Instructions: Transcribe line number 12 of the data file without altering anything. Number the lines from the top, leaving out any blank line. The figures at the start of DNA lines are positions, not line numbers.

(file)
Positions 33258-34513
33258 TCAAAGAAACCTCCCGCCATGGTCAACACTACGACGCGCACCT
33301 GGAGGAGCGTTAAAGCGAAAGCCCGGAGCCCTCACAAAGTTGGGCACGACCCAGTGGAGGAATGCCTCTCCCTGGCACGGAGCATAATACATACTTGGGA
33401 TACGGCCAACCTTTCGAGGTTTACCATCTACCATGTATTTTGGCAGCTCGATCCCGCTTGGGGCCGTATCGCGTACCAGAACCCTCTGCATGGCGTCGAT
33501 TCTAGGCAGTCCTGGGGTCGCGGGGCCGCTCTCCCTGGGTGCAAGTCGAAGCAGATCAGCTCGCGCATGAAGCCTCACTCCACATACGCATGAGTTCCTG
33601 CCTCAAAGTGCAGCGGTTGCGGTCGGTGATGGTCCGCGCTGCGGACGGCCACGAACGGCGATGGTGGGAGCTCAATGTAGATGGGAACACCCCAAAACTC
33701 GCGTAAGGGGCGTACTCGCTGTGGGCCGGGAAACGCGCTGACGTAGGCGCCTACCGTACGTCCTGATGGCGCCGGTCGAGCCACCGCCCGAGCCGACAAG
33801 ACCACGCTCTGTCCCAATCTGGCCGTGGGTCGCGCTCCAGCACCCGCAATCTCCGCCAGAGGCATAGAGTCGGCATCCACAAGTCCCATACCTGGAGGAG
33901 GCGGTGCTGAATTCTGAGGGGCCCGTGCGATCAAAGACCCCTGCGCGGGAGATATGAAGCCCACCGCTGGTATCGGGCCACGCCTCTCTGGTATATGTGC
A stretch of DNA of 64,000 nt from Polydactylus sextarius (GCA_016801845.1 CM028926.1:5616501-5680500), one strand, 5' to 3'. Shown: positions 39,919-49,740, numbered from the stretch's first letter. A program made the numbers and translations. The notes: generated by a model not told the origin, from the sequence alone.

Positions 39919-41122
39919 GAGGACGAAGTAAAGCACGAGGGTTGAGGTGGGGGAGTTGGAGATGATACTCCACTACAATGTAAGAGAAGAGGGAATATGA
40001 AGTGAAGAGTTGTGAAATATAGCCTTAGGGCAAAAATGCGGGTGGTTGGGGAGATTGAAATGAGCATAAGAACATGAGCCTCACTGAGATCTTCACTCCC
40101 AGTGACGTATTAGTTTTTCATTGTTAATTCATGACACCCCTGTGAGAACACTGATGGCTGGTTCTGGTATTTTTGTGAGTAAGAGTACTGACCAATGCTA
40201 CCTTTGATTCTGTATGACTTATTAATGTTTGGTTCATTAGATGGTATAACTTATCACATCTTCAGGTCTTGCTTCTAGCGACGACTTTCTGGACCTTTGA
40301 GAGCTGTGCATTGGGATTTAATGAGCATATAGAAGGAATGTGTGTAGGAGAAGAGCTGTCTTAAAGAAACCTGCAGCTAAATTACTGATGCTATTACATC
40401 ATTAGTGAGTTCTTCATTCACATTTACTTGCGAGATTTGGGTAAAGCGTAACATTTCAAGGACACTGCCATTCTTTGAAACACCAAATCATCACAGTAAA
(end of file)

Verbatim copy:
39919 GAGGACGAAGTAAAGCACGAGGGTTGAGGTGGGGGAGTTGGAGATGATACTCCACTACAATGTAAGAGAAGAGGGAATATGA